Lonnie, a crop duster pilot, must lead a mismatched group of survivors to escape the deadly zombie horde after an experimental chemical, intended to control the invasive kudzu vine, transforms the citizens of Charleston, MS into zombies.
Attack of the Southern Fried Zombies (Aka Kudzu Zombies) is a textbook example of how to do a fun, relatively low-budget horror comedy right, almost perfectly so. Lonnie (Timothy Haug) works as a crop duster, spraying the crawling mounds of kudzu that have carpeted the countryside in South Carolina. Meanwhile, back at the hanger/lab Dr. Fukushima (Kiyomi Fukazawa) and Dr. Klein (Miles Doleac) are devising a spray that could effectively kill off the invasive kudzu and allow the native vegetation to flourish again. Of course, something goes horribly wrong and the spray actually makes the devilish vine aggressive, almost sentient.
“… attacked by this vegetation-fueled zombie.”
Wandering potheads Robbie (Moses J. Moseley), Asher (Scotty Whitehurst), and Matt (Michael Emery) happen upon a dead man on their way to the annual carnival and are attacked by this vegetation-fueled zombie. Meanwhile, absolutely adorable couple Ed (Escalante Lundy), and Nancy (Susan McPhail) are preparing their award-winning barbecue for the festival in hopes of making a few bucks on the crowds while silly old coot Ben (Johnny McPhail) is attempting to figure out their recipe. Finally, the affectionate, pot-smoking pair of Trish (Kaitlin Mesh) and Jennifer (Megan Few) who are mainly just looking for a tent to make out by.
Everything culminates when our disparate protagonists converging on the carnival are suddenly surrounded by flesh-eating monsters. Their only hope is to get back to the hangar to see if there is a way to halt the onslaught once and for all. And that’s the story.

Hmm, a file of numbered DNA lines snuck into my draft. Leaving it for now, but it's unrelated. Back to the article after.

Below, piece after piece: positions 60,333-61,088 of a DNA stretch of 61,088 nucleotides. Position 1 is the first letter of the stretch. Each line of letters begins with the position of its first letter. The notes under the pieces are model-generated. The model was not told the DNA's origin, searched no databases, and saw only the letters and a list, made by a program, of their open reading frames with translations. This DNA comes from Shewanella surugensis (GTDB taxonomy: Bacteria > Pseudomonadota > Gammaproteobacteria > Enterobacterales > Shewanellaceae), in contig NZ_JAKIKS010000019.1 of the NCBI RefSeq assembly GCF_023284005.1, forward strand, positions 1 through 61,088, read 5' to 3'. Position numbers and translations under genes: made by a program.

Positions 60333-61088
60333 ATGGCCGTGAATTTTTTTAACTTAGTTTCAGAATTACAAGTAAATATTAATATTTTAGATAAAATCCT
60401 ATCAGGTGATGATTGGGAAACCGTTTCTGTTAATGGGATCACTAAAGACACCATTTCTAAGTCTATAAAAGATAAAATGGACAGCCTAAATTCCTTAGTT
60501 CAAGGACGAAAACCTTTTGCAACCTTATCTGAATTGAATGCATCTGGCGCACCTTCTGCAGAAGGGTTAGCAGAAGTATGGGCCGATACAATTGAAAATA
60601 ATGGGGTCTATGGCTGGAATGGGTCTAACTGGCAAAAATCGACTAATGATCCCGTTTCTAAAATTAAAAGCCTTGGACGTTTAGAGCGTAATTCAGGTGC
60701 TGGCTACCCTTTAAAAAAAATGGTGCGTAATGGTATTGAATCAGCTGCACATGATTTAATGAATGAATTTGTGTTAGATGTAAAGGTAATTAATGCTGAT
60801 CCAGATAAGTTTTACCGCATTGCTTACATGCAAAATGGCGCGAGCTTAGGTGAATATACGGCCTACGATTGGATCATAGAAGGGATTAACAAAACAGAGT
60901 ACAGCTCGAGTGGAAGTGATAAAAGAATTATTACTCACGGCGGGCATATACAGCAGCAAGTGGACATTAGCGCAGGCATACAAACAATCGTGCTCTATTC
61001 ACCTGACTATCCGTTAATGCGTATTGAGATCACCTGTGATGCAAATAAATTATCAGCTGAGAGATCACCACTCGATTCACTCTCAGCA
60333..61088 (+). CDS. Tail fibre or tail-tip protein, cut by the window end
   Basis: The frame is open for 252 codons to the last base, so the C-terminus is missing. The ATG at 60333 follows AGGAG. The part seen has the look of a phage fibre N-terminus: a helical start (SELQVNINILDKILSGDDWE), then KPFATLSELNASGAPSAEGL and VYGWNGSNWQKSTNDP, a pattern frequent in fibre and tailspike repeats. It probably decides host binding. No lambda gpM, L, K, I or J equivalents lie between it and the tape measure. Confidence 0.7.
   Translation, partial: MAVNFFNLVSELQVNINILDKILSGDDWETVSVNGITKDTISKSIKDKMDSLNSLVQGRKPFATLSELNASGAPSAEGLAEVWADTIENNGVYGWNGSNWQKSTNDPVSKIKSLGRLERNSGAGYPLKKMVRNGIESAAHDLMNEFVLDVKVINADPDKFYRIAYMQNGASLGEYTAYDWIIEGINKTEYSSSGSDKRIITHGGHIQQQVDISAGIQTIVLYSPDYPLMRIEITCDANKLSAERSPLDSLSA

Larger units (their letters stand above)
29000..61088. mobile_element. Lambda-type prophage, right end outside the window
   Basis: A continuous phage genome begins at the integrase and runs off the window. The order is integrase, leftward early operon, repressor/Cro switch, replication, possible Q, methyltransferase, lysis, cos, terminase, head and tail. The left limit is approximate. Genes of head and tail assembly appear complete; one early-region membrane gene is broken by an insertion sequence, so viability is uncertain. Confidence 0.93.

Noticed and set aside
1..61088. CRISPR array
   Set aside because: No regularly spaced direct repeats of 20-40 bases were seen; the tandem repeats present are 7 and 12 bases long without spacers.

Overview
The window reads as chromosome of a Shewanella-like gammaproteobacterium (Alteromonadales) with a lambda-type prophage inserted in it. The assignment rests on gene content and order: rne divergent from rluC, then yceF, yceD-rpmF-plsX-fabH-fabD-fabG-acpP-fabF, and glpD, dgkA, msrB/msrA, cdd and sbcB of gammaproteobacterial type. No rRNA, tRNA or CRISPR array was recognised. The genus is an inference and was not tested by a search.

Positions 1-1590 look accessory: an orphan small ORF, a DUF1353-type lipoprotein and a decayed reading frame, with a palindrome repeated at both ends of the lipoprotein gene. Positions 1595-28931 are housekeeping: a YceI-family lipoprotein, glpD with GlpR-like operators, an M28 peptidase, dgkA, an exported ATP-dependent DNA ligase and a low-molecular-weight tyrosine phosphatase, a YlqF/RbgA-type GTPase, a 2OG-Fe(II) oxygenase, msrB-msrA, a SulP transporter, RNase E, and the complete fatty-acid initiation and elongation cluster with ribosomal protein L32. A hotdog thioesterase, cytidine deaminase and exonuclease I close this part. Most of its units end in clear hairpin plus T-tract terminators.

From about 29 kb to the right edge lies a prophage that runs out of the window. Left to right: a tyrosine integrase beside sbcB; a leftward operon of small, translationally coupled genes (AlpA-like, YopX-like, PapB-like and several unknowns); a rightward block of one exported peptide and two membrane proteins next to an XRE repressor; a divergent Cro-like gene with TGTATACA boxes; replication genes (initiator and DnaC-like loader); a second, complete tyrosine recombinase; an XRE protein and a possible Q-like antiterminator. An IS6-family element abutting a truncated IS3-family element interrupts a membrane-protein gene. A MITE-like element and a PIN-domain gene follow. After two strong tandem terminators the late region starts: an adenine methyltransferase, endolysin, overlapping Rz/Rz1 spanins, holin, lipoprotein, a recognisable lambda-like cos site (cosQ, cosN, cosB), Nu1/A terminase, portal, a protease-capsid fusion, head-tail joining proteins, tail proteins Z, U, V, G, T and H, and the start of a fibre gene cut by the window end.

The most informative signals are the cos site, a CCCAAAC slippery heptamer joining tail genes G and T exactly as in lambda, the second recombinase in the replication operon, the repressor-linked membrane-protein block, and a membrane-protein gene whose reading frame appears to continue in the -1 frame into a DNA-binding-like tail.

“That’s it?” you say? Then I pose a follow-up. “What else is needed?” This is a low-budget zombie movie, what do you want? Here writer Christian Hokenson keeps things light and breezy, with story notes from Mark Newton, Stephan Stromer, and Daniel Wood. There are no overwrought dramatic arcs, no nihilistic metaphor, no commentary on the human condition, just a bunch of likable characters wading through the progressing zombie outbreak in the south. I have to add that the key element here is that these people are likable.
“…Newton seems to know how to play to the limitations on hand for full effect.”
Director Mark Newton seems to know how to play to the limitations on hand for full effect. Absolutely no shade was thrown here, but these are not A-list actors. The performances run the gambit from amateur to community theatre’s best. Yet somehow, we get characters that are endearing as hell. Dry line readings and flat delivery mean little when you are actually meant to connect with these down-home folk. I was actually bummed when a few of them bit the dust.
The downsides are minimal but there are some. It seems like SOMEBODY discovered drone camera work and really wanted to explore the possibilities of extended shots of the band playing at the festival or sweeping views of the same landscape covered in kudzu again and again. There aren’t many, but the shots that are in there feel like deja vu.
In short, Attack of the Southern Fried Zombies is a hoot. It has exactly everything you need in a zombie movie. There is plenty of gore, a large cast of characters that the zombies can feast on, and a script, cast, and crew that knows its strengths. This isn’t Night of the Living Dead. Not by a long shot. But who wants that when you can run around in the kudzu with the zombies?
Attack of the Southern Fried Zombies (2017) Directed by Mark Newton. Written by Christian Hokenson, Mark Newton, Stephan Stromer, Daniel Wood. Starring Timothy Haug, Kiyomi Fukazawa, Susan McPhail, Escalante Lundy, Kaitlin Mesh, Megan Few,
Attack of the Southern Fried Zombies is worth Matinee (***).
Norm’s Rating System: Full Price (****), Matinee (***), VOD (**), Don’t Bother (*)